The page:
So in your case the object referenced by t gets its data changed.
But the following would not work:

public static void resetX(Thing t, int x)
    {
        t = new Thing(x);
    }

The Thing outside the method would not get replaced by the new one, which goes out of scope on leaving the method and is lost forever.
Were Java using pass by reference (which it doesn't), the object outside the method would get replaced by the new one because the reference to it would be replaced by a new one.
Since Java uses pass by value, you're actually passing a copy of the reference to the method, so another reference pointing to the same memory space (thus Object).

It's a trap many beginners fall into, especially those coming from a C or C++ background where pass by reference (or passing pointers) is the standard way and such things are possible).

Just want to confirm if it is possible to set in this case (Example 1) class Two's pumpId variable by sending it as a parameter to class One's setPumpId method without using the usual return method assignment like :

pumpId = o.getPumpNum()

I think in C++ we can do that, but just ain't too sure with JAVA and I'm having problem returning more than one value from a method with just a return statement in the end which I think is impossible. :-|


Example 1:

public Class One {

   private int pumpNum = 3;

   public void setPumpId(int pumpId)
   {
       pumpId = pumpNum; 
   }

}

public Class Two { 

   private int pumpId = 0;
   private One o = new One();
   
   o.setPumpId(pumpId); 

}

Thanks in advance for any replies. Really need this for my petrol station simulation project. :mrgreen:

hi mate
do read on the concept of freind functions
it is a straight forward thing using friend functions
as regards to u r inability to return mulitples values in a function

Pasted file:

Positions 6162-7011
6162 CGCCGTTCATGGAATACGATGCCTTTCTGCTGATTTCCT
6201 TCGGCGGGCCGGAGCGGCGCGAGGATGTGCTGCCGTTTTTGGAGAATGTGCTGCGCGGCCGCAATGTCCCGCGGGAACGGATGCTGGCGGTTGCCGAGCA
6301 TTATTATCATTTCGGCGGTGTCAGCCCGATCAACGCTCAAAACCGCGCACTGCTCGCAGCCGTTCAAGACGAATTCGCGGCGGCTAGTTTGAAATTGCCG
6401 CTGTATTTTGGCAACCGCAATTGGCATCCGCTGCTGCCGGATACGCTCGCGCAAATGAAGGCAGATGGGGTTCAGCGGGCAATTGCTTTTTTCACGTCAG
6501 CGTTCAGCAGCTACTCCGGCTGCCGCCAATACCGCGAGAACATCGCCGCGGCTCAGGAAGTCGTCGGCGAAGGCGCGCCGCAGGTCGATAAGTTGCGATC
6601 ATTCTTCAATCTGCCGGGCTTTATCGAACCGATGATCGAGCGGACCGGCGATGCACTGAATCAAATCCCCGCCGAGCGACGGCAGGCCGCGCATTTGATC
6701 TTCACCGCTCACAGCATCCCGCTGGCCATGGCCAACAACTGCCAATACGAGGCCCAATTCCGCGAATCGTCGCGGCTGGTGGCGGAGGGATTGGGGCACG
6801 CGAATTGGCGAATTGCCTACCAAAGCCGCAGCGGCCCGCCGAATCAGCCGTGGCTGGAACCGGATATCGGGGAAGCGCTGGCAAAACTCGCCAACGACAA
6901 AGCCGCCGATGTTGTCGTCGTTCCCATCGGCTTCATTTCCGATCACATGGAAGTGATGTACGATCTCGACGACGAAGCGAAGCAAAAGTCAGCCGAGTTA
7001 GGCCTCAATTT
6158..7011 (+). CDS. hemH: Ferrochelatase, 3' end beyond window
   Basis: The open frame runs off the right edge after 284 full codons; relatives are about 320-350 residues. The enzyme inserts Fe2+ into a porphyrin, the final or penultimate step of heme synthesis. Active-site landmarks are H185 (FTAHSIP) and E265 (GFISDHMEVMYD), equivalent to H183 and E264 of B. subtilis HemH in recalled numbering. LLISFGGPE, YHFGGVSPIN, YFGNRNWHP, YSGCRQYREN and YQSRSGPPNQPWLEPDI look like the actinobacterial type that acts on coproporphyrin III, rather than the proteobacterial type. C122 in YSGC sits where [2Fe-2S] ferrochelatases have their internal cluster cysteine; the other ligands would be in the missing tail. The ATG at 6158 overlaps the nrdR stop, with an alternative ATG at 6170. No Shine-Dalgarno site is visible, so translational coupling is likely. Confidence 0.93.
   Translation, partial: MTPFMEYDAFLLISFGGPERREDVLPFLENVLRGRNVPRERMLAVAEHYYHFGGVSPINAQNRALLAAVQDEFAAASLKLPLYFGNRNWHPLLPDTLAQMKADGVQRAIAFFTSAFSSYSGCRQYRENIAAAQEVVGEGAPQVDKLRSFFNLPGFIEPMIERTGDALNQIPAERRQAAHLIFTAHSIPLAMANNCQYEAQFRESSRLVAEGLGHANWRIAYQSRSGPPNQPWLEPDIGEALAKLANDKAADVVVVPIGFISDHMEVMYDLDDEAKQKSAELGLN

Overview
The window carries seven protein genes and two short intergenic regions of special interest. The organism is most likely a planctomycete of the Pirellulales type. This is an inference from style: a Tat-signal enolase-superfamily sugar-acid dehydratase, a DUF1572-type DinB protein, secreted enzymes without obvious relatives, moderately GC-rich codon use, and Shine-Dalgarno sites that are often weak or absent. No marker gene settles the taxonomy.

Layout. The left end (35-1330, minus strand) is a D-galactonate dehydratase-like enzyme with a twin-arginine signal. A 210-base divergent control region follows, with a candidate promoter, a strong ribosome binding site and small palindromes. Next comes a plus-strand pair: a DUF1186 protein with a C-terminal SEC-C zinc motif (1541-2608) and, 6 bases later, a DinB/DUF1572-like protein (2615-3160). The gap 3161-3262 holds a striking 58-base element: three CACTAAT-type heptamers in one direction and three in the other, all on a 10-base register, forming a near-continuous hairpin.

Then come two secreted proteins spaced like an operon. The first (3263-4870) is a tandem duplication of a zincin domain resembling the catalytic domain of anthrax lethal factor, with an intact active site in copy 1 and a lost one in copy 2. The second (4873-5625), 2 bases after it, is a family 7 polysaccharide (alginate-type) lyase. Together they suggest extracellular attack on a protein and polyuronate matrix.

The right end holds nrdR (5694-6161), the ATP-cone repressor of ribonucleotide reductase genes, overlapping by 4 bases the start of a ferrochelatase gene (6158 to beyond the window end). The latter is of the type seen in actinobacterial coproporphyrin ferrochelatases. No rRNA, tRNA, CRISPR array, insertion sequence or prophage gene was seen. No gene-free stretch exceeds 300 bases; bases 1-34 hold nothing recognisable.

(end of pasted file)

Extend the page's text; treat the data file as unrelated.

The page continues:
iam sorry c, c++ and java dont suppor them altough
c# supports this feature :)

hi mate
do read on the concept of freind functions
it is a straight forward thing using friend functions
as regards to u r inability to return mulitples values in a function
iam sorry c, c++ and java dont suppor them altough
c# supports this feature :)

Hmm...this topic was months ago though....and it was not about returning multiple values....

Errr...do know bout the friend function thing, but it's not a solution to the problem I had in "Java".... and it's not really a good solution when it's like... you can do this and that with this language but too bad the language you're using does not support this? :-|

anyway "C++" do have friend functions and class..... it's not a new thing that came up with "C#" :rolleyes:

Just want to confirm if it is possible to set in this case (Example 1) class Two's pumpId variable by sending it as a parameter to class One's setPumpId method without using the usual return method assignment like :

pumpId = o.getPumpNum()

I think in C++ we can do that, but just ain't too sure with JAVA and I'm having problem returning more than one value from a method with just a return statement in the end which I think is impossible. :-|


Example 1:

public Class One {
 
   private int pumpNum = 3;
 
   public void setPumpId(int pumpId)
   {
       pumpId = pumpNum; 
   }
 
}
 
public Class Two { 
 
   private int pumpId = 0;
   private One o = new One();
 
   o.setPumpId(pumpId); 
 
}

Thanks in advance for any replies. Really need this for my petrol station simulation project. :mrgreen:

I know it's mad late, but were you looking for something unconventional like the following:

public Class One {
 
  protected int pumpNum = 3;//any class within the same package 
                                          //can manipulate this variable.
//This class might as well be static and pumpNum made a java 
//constant
}
 
public Class Two { 
  private One o;
  private int pumpId;
 
  public Two() {
     o = new One();
  }
 
  public void setPumpID() {
     pumpId = o.pumpNum;
 }